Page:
WHAT IS DERIVATIVE CITIZENSHIP?
A child born outside the U.S. may become a U.S. citizen by operation of law via the childs parent
REQUIREMENTS OF DERIVATIVE CITIZENSHIP
A child can derive U.S. citizenship if all the following conditions are met:
One parent is a U.S. citizen
Are you still keeping that comprehensive list of all Obama’s constitutional violations? I know how much it pains you, when he uses the Constitution for t-paper.
The question I have is this: is a person who snuck in illegally under the jurisdiction of the United States or still under the jurisdiction of their homeland?
I would think that the only way to be under the jurisdiction of the United States is for the United States to affirmatively approve of the alien's being here, meaning they entered legally, they provided proper documentation, and they received an identification number from the United States.
Failing that, the children of illegal aliens who are born here would NOT be birthright citizens because they are not under the jurisdiction of the United States. How can they be if the United States doesn't even know of their existence?
ELIGIBILITY OF UNLEGITIMATED CHILDREN FOR DERIVATIVE
It is distinct from the acquisition of citizenship at birth, including the citizenship by descent that may be conferred on a child born abroad to a citizen parent.
id.; see also INA § 301(c), (d), (e), (g), 8 U.S.C. § 1401(c), (d), (e), (g) (2000) (examples of INA
provisions conferring citizenship by descent).
If an illegal alien murders someone in the U.S., we can prosecute him. If a foreign ambassador murders someone in the U.S., we can't prosecute him because he has diplomatic immunity. So yes, illegal aliens are "subject to the jurisdiction" of the U.S.
See post 25.
So your argument is:
1, these people were born in America.
2, these people, despite no longer residing in America are considered be American citizens and pay taxes.
What’s the problem here - it verifies my position.
How can a child who did not sneak in be considered ‘under the jurisdiction of their homeland’, a country they have never set foot in?
“the children of illegal aliens who are born here would NOT be birthright citizens”
Actually, they are citizens, for the very reason that they were born here.
The problem is, as Coolidge once wrote - either the Constitution is the highest law of the land, or it is not.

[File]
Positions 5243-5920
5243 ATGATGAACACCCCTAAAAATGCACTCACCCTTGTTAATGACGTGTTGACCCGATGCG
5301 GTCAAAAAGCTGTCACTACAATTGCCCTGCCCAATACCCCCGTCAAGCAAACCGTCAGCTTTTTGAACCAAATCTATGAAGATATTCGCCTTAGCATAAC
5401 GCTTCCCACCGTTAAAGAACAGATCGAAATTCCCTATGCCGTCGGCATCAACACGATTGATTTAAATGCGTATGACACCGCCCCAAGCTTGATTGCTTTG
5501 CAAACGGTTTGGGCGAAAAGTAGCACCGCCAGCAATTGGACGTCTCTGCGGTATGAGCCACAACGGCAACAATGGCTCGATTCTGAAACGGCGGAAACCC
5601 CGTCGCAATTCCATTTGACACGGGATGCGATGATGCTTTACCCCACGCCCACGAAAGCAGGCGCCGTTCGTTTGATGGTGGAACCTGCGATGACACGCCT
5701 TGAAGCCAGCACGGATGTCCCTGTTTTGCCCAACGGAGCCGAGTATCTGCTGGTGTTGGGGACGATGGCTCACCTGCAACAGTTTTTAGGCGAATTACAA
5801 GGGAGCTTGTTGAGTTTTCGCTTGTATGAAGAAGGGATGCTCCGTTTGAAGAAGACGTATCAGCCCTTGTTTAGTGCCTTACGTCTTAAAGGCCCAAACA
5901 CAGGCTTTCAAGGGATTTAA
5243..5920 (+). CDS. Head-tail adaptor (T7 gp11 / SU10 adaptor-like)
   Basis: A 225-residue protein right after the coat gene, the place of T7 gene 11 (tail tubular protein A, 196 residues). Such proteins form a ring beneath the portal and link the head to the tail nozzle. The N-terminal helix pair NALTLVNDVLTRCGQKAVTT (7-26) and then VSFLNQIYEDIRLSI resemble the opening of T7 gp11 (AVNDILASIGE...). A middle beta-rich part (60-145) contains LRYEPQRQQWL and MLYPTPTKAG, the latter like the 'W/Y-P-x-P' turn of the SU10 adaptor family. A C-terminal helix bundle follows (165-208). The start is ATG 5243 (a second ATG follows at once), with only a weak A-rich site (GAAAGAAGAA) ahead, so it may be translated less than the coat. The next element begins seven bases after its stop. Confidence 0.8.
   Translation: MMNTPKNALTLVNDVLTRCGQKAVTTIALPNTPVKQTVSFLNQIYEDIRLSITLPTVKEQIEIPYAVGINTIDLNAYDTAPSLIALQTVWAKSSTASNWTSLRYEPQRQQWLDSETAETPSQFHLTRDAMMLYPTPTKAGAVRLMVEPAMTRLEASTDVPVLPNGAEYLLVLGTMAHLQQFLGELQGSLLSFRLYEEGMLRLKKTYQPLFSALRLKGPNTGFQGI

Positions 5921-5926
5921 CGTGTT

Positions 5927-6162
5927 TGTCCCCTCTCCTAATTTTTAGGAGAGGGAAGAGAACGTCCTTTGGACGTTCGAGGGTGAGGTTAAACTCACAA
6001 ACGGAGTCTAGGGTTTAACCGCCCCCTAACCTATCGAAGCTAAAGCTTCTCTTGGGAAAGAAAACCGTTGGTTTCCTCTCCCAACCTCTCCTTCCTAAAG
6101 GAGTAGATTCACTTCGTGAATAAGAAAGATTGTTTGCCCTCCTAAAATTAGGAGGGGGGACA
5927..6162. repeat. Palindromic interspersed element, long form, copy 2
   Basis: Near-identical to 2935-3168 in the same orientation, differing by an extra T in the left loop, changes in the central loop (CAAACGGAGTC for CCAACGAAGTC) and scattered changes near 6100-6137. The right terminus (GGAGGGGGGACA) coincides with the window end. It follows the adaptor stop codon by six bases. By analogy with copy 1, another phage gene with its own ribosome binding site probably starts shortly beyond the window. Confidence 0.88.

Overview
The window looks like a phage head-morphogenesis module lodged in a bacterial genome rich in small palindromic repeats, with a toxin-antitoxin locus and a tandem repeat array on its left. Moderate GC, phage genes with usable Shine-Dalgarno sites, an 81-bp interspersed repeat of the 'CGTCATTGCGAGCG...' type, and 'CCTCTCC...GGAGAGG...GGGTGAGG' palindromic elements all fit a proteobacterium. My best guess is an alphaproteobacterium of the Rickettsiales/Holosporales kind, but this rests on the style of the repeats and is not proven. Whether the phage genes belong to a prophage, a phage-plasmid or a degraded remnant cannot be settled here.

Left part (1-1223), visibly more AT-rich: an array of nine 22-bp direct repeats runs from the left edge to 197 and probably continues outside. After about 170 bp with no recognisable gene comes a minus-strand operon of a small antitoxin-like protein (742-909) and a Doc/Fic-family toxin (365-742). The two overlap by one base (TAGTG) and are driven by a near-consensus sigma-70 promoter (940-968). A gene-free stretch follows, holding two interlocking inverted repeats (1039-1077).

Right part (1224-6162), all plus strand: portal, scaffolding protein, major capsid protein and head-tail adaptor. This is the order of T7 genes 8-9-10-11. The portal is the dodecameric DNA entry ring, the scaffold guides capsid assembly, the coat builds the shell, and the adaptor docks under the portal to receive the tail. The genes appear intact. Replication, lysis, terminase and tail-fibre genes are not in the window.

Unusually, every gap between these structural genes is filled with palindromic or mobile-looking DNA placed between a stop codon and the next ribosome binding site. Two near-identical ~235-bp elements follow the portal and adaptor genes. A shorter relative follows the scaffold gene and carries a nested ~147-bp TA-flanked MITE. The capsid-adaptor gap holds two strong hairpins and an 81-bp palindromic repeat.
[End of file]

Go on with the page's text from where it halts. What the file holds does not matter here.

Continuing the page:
The Fourteenth - the purpose was to provide citizenship for slaves (who most certainly were born here), and for those who had, up until then - been born outside America, and were presently residing in territory that was now America. This is the only good way to accomplish both of these goals at the same time.
Basing it on the citizenship of your parents, would have lead to a permanent underclass (a-la Europe). Something - at the time, was not what America granted. Is it radical to provide citizenship to someone without regard to their country of origin? Absolutely - but that is part of what made America what it is.
There is absolutely no need to ‘enforce’ things this way. Enforce immigration laws by deportation. This is just a fool’s errand that has deep and long lasting consequences. Negative ones that serve to help no one whatsoever.
“No one will ever convince me”
Thankfully, it doesn’t matter what you think. It matters what the constitution says. Constitution sez - born here in America- you’re a citizen. Doesn’t matter if your folks were from Mexico or England.
“By a crooked progressivist court.”
Ah. I see. So we’ve moved on from, “the Constitution doesn’t say this, to, “the courts got it wrong”. If you want to change the constitution to read what you want it to say, there’s always the Amending formula. Good luck with that, btw.
The law doesn't say "under" it says "subject," which, given that I posted a link to an 1856 law dictionary above AND that definition is in the article you clearly didn't read, renders your "question" baiting and misdirection on a foundation of ignorance.